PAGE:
Above: The scene in St. John's Friday.
The City of St. John's declared a state of emergency at 11 a.m. Friday.
In a news release, the city said that given the current and forecasted conditions, the state of emergency will remain in effect until lifted, not giving a details about a timeline.
"All businesses are ordered to close; shops closing regulations are suspended and all vehicles except emergency vehicles are prohibited from using city streets," reads the news release.
As of 11:30 a.m., city plowing operations were continuing.
Everyone was asked to return home and not to drive until the state of emergency was lifted.
Even the mayor said he was working from home, fielding calls from a couple of cell phones, and using his computer to remain in constant contact with city staff.
“We’re preparing for whatever comes at us because with high winds there’s always the concern over power outages, so we’re keeping an eye on that,” said St. John’s Mayor Danny Breen.
He said he was speaking with Premier Dwight Ball and Minister of Transportation Steve Crocker, and they will remain in communication as to whether the city will need assistance from the province, but as of late morning Breen said the city was “good so far.”
Last state of emergency was 36 years ago
Breen said as far as he knows, the last time the city declared a state of emergency was in 1984 during the ice storm when John Murphy was mayor.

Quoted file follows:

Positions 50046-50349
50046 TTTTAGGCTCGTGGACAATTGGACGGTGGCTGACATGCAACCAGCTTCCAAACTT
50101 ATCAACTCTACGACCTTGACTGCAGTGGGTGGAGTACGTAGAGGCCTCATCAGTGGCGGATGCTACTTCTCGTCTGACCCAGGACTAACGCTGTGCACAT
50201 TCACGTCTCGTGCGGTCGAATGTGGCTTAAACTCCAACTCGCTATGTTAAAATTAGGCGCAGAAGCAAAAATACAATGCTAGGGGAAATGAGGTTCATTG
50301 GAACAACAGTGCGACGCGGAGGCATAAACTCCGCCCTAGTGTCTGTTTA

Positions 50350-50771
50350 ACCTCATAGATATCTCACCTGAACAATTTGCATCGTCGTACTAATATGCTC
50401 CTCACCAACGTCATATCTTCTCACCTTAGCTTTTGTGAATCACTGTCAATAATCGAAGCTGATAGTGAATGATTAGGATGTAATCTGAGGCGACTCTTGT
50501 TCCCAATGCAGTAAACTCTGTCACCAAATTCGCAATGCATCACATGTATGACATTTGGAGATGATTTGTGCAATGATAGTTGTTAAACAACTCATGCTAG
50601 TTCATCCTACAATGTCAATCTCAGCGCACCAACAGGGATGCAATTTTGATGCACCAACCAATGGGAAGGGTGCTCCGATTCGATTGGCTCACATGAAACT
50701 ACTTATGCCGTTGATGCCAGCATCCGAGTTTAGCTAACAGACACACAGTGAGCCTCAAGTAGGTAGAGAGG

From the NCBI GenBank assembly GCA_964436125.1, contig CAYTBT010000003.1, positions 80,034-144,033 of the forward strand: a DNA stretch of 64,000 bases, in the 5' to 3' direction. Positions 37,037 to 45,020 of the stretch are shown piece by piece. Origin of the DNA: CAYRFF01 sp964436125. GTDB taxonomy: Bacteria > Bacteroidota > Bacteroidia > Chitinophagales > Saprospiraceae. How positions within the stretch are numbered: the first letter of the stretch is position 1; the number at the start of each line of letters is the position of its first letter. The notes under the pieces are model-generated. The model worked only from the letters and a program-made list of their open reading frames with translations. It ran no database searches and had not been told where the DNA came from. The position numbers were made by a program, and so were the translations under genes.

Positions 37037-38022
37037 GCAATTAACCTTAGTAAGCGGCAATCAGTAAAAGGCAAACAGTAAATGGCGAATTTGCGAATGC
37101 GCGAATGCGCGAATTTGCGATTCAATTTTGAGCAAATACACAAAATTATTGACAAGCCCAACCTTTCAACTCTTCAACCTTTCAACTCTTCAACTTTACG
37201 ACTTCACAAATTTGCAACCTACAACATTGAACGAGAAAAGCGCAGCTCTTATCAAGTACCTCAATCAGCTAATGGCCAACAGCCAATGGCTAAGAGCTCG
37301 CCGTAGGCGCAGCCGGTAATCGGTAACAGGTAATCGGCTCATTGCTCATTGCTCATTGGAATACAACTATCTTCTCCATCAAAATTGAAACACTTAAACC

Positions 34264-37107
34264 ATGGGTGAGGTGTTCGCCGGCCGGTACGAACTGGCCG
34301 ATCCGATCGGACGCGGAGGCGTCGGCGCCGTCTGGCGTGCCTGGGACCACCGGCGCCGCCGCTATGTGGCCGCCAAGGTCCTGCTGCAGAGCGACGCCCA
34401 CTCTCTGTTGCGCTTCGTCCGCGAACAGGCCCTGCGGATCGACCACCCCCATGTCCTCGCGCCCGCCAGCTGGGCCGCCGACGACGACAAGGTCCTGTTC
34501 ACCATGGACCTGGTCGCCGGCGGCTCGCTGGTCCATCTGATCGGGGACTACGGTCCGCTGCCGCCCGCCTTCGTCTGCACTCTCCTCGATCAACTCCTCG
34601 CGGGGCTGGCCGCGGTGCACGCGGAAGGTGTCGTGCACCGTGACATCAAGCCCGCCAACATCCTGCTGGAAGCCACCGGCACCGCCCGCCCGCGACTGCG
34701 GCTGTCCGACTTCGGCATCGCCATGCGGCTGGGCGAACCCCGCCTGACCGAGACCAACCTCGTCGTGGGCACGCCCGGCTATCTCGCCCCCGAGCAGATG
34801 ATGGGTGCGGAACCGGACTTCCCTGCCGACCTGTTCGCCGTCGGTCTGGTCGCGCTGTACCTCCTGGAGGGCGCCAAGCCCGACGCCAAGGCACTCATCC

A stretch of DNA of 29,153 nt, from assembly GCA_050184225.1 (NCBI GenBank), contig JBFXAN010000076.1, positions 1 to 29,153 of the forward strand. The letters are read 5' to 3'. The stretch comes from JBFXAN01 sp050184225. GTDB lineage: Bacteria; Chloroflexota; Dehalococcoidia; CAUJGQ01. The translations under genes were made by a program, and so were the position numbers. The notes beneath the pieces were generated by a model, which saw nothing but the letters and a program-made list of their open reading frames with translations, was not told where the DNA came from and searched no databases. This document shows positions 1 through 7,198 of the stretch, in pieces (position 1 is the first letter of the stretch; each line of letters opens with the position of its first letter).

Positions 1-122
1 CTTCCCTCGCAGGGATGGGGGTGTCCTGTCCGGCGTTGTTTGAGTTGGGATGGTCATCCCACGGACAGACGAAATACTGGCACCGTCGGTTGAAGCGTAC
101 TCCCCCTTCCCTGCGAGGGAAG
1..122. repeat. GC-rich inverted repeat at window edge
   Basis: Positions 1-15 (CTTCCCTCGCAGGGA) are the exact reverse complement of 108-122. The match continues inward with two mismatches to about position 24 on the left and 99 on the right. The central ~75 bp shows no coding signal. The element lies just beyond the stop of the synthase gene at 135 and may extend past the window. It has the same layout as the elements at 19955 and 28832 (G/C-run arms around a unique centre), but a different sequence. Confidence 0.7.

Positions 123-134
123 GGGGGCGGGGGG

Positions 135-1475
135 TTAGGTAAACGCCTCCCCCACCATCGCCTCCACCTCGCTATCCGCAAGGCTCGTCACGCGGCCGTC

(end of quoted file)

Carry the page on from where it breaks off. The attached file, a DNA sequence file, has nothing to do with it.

“What’s different this time from the past (is) we’ve had bad storms, and we’ve had bad wind storms, but we’ve never had both of them in one, really, at this level. And we also have 170 cm of snow on the ground.”
He said declaring a state of emergency involves several considerations: the forecast, information from city staff who are out working on the roads, and other issues such as the Department of Transportation taking its plows off the roads. That means high-traffic metro area roads such as the Team Gushue highway, the Outer Ring Road, and Pitts Memorial Drive will not be plowed.
“One really extenuating factor is the amount of snow that we’ve had on the ground, and the fact that our snow storage capacity in the city is very low. And the wind, and the impact that could have on power… there’s just a whole lot of things in play here that make it a very unique situation.”
State of emergency called in Mount Pearl, Paradise, Torbay
Elsewhere on the northeast Avalon, the city of Mount Pearl and town of Paradise each declared a state of emergency at around noon, citing the massive snowfall and high winds. Just as in St. John’s, all non-emergency vehicles are prohibited from the roadways in both municipalities, and all businesses ordered to close.
“Safety remains the City’s top priority and we ask all residents to remain home until the state of emergency has been lifted,” reads a statement from the city of Mount Pearl.
As of noon, the town of Paradise still had plows on the road, but advised it was considering removing them from the roadways, until the worst of the blizzard had passed.
“Residents are reminded to not park cars on Town roads as this impedes snow clearing operations. We also ask our residents to have patience as this is a significant snowfall and it will take time to complete snow clearing operations,” read a statement from the town.
The Town of Torbay declared a state of emergency around 1:30 p.m. All businesses were ordered to close immediately, and all vehicles were prohibited from using the town's streets, with the exception of emergency and snow clearing vehicles.